We performed a secondary analysis from the Health ABC study, a prospective cohort (n = 3075) of community-dwelling adults, aged 70 to 79 years, living in areas surrounding the Pittsburgh, Pa, and Memphis, Tenn, clinical centers. Participants were recruited from a random sample of white and all-black Medicare-eligible adults, with oversampling of black participants to provide enough statistical power in each race. Eligibility criteria included (1) no difficulty walking 1/4 of a mile, climbing 10 steps, or performing basic activities of daily living; (2) no life-threatening illness; and (3) no plans to leave the area for 3 years. The present analyses are based on 2522 participants; 471 were excluded owing to ongoing depression treatment or report of depressive symptoms at baseline (among these, 22.1% had DM), 4 owing to DM onset in childhood (age ≤20 years), and 78 owing to missing data on depression treatment (n = 15) and on glycosylated hemoglobin (HbA1c) levels (n = 63). Forty-two (1.7%) were lost to follow-up. All participants gave informed consent. The institutional review boards at each study site approved all protocols.
Dm and related comorbidities
Prevalent DM was defined as self-report of physician diagnosis or hypoglycemic medication use (known DM). Among undiagnosed participants with DM, DM was defined by a fasting plasma glucose level of 126 mg/dL or higher (≥7.0 mmol/L) or after a 75-g oral glucose tolerance test.27 Poor glycemic control was defined as an HbA1c level of 7% or higher27 (uncontrolled DM). An ordinal variable for DM control was created as follows: 1, no DM; 2, controlled DM (HbA1c level <7%); and 3, uncontrolled DM (HbA1c level ≥7%). Duration of DM was determined by an interviewer-administered questionnaire. Current use of hypoglycemic medication (oral hypoglycemic agents and insulin) was determined from drug data coded using the Iowa Drug Information System ingredient codes.28
The ankle-brachial index was calculated as the systolic blood pressure (SBP) of the ankle divided by the SBP of the arm. The ankle-brachial index was used as an indicator of atherosclerosis severity.29 Prevalence of chronic conditions (coronary heart disease, cerebrovascular disease, heart failure, hypertension, kidney disease, or retinal disease) was determined through disease algorithms using self-reported, physician-diagnosed disease information, clinic data, and medication use mirroring adjudicated diagnoses in the Cardiovascular Health Study.30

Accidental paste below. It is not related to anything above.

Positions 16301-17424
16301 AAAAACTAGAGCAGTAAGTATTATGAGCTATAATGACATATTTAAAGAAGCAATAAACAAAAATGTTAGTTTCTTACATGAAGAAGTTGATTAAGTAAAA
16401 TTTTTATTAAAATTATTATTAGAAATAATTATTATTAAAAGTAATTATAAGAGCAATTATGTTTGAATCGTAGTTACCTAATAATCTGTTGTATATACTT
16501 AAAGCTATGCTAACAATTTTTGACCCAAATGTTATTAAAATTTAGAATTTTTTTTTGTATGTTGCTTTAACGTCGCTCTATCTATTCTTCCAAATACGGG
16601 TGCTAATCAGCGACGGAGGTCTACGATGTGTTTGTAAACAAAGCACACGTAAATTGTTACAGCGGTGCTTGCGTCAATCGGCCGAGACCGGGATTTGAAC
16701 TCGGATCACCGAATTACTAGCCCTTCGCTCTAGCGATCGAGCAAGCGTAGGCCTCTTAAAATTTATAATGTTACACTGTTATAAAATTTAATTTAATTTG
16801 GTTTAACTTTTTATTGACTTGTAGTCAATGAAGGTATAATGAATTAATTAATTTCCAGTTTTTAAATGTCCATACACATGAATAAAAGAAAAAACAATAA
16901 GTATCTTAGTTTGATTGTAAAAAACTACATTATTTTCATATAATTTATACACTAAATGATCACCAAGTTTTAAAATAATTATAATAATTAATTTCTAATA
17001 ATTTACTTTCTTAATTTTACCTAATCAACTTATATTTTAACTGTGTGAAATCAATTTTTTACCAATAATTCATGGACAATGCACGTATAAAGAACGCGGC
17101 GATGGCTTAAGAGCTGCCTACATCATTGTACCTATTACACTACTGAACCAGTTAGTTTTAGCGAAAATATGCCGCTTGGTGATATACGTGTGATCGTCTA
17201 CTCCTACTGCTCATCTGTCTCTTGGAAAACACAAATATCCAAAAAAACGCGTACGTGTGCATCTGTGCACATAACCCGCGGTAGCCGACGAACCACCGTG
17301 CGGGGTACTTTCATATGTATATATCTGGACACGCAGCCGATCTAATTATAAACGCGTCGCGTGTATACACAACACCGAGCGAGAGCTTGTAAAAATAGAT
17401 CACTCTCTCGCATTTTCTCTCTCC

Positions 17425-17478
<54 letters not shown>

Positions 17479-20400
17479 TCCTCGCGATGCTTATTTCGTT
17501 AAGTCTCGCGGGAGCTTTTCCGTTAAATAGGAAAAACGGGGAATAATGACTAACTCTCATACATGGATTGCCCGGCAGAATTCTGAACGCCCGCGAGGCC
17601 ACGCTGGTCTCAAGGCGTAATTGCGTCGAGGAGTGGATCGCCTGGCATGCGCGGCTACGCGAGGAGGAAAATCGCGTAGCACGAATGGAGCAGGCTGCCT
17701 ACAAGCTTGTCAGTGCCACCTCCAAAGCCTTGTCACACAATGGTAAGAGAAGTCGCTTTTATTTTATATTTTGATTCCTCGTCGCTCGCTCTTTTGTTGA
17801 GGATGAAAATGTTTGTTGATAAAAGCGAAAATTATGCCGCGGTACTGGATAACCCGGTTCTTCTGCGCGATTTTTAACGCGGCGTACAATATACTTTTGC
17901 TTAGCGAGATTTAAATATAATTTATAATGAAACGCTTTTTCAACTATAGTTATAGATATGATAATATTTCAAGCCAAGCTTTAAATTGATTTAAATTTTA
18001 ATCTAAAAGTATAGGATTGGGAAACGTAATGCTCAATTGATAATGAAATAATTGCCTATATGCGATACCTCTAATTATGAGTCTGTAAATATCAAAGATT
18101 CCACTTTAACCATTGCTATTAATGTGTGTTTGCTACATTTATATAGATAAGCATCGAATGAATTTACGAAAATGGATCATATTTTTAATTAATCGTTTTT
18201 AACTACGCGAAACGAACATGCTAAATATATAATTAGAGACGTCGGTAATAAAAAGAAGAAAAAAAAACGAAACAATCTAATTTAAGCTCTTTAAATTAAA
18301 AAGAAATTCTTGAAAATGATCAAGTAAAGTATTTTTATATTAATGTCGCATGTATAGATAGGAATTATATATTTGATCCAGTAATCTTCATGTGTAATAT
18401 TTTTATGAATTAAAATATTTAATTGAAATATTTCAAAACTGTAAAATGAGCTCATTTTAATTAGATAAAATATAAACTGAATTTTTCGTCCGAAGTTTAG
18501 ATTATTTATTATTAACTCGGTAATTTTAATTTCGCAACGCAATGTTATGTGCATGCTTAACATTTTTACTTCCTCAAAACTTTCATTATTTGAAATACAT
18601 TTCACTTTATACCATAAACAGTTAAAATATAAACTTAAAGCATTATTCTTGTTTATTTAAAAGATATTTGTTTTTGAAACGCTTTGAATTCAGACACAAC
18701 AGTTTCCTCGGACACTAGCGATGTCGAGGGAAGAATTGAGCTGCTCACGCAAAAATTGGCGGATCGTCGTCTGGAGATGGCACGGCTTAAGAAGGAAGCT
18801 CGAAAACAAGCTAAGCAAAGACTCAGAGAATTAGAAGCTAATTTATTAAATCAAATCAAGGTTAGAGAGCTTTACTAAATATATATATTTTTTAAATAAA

Renal function was assessed by means of cystatin C, a novel and accurate marker of renal function in the elderly population.31 Inflammatory status was assessed by interleukin 6 levels (enzyme-linked immunosorbent assay kit from R&D Systems, Minneapolis, Minn). Lower extremity performance was evaluated using 6-m gait speed. Cognitive function was assessed using the Modified Mini-Mental State Examination,32 with cognitive impairment defined as a score lower than 80.33
Baseline prevalent depression was defined by self-report of depression and/or use of antidepressant drugs. Use of an antidepressant medication was considered present when the Iowa Drug Information System code indicated an antidepressant drug, and the reason for use indicated depression or mood disorder. Depressed mood at baseline was evaluated by means of the standard Center for Epidemiologic Studies Depression Scale (CES-D),34 and by the CESD-10,35 a 10-item subset of the standard CES-D. The measurement properties of the CESD-10 have shown satisfactory test-retest correlations and good predictive accuracy compared with the standard 20-item version of the CES-D.35 Baseline prevalence of significant depressive symptoms was defined by a score above 16 on the standard CES-D or by a score above 10 on the CESD-10.
Incidence of treated depression was defined as current use of antidepressant drugs assessed at the annual clinic visits at study years 2, 3, 5, and 6 in participants with no history of depression and no prior use of antidepressants. Significant depressive symptoms during follow-up were measured at study years 3, 4, 5, and 6 by means of the CESD-10. Incidence of clinically relevant depressive symptoms was identified by a score of 10 or higher35 in participants without significant depressive symptoms at the previous follow-up visit. A first study outcome was the combined incidence of treated depression or significant depressive symptoms, globally defined as incident depressed mood. To identify the incidence of more severe depressive symptoms, a second study outcome of recurrent depressed mood, defined as the presence of treated depression or significant depressive symptoms at 2 consecutive annual clinic visits, was also considered.